• Head Swivel: A deck-level furling drum, metal forestay extrusion, and a ball bearing head swivel. The sail is fastened to the drum, then fed into a groove in the extrusion and attached to the head swivel, with the halyard fixed to the swivel. Advantages: the most popular and dependable system, provides the best performance and easier headsail changes. Disadvantages: system is expensive.
  • Wire Luff: A removable swivel drum that attaches behind the forestay, a sail without hanks or luff tape, and a head swivel attached to the top of the sail and the halyard. Advantages: low cost and the ability to use other hanked-on headsails. Disadvantages: inability to reef or to furl when the halyard is under full load, and significant headstay sag.
  • Internal Halyard: An extrusion fitting over an existing forestay, with two grooves, one for the jib halyard, and the other for the sail. Advantages: lower cost, reduced head swivel, and the ability to use the halyard for spinnaker raising. Disadvantages: difficulty adjusting halyard tension for sail control, compression on the forestay can make furling difficult in high winds, and sail changes can be challenging.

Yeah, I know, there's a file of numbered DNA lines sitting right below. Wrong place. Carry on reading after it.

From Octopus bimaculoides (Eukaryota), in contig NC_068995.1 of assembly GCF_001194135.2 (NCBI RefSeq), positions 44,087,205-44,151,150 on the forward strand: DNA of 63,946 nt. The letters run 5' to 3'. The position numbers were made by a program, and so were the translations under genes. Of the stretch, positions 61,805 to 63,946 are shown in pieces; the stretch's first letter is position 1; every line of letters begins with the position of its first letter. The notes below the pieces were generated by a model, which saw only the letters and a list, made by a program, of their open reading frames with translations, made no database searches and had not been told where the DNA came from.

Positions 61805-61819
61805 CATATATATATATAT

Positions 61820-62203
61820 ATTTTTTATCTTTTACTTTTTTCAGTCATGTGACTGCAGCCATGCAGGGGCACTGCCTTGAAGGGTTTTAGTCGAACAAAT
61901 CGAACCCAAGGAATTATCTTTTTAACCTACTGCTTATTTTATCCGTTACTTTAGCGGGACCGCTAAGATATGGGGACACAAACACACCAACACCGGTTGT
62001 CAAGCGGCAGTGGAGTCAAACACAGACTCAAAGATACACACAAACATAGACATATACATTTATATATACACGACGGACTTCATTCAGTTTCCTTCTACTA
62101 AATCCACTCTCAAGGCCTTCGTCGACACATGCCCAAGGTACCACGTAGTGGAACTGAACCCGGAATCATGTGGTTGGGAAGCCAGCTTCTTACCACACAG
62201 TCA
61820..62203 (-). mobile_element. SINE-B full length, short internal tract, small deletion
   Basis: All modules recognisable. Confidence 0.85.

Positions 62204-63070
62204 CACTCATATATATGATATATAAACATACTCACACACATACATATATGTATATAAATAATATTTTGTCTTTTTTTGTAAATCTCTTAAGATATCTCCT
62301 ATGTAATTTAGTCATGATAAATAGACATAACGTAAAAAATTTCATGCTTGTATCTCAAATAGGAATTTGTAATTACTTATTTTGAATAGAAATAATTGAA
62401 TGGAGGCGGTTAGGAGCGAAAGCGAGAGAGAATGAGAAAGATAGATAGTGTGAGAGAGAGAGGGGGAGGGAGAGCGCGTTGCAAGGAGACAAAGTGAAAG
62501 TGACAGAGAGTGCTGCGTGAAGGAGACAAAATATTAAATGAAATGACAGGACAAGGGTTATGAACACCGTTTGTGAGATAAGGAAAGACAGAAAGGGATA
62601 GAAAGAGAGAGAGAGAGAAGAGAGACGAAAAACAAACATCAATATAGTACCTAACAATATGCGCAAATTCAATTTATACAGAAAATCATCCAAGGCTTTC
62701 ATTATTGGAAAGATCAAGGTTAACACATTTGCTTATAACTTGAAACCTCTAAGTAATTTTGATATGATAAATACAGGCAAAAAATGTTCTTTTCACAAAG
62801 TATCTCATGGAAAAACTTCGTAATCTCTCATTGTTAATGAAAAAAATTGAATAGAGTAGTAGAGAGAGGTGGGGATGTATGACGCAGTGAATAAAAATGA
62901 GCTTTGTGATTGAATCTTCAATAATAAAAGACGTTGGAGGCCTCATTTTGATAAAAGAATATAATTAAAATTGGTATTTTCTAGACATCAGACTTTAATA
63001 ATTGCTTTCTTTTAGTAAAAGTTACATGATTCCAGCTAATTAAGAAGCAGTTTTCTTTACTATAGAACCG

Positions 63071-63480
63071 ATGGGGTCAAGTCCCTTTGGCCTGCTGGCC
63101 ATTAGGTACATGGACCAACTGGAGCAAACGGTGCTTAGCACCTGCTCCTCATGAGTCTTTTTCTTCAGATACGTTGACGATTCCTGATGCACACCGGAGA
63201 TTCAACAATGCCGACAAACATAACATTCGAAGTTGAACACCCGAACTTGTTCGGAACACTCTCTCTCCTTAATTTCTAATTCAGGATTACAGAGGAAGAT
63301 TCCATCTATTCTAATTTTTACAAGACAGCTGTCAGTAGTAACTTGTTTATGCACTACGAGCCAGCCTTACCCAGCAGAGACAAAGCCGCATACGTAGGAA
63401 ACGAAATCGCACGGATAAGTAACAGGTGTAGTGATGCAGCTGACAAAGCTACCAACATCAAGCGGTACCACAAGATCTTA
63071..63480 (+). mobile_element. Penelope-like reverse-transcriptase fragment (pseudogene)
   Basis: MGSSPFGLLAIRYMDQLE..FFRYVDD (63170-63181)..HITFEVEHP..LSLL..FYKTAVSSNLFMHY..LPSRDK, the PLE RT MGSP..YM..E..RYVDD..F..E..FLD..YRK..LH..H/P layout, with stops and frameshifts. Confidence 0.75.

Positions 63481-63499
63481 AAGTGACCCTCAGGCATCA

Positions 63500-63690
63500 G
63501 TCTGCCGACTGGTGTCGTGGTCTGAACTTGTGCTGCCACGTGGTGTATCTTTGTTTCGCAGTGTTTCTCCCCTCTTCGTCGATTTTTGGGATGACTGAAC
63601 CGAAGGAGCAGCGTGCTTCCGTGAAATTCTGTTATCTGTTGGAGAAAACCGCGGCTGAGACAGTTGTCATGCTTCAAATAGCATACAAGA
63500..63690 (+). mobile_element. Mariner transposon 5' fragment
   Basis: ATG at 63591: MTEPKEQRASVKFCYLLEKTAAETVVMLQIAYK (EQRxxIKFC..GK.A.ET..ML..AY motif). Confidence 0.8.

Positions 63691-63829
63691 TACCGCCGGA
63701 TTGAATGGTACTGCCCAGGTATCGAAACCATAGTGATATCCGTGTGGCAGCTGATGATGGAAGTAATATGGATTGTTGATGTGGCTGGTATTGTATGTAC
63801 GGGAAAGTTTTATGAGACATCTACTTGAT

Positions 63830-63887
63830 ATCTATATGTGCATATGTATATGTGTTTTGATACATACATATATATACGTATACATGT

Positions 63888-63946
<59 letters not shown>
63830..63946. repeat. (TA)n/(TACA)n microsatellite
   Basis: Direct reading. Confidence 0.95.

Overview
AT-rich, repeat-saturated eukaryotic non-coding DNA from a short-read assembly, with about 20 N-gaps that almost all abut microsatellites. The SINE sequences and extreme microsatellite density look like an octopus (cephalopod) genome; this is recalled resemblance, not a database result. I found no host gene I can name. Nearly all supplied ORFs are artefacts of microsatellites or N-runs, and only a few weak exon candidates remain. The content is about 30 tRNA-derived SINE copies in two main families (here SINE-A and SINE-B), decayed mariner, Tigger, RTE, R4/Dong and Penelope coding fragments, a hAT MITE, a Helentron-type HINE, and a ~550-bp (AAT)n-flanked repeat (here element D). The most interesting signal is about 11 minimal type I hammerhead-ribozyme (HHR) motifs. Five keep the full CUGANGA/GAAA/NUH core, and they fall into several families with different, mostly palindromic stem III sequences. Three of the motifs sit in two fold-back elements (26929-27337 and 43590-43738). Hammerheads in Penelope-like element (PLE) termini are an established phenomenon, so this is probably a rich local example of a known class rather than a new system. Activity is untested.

Tips for Using Roller Furling Systems

The many moving parts, some not visible, require periodic care. Instructions for maintaining the system should be followed closely, especially corrosion control steps.

  • For a new furling system sail, consider fabric choices and designs and discuss with a sailmaker. Climate and racing or cruising use will dictate fabric and cut options.
  • Whether buying new sails or modifying existing ones, work with a sailmaker to assure proper fit. Sail specifications or modification guides are usually included with a furling system owner's manual.
  • Ensure that roller-furled sails have an Ultraviolet (UV) patch running up the leach, so that the unprotected sail cloth is not exposed to the sun when furled.
  • During winter months, consider removing the jib from the furler and storing in a temperature-controlled space. Also take steps to protect mechanical components. 
  • After furling a jib, ensure that the furling line is secured to a cleat to avoid slippage, or put turns around a winch, then to a cleat. A winch drum dissipates the constant strain and shock on the furling line without fraying.

When used correctly, roller furling systems can become an integral part of your sailing style.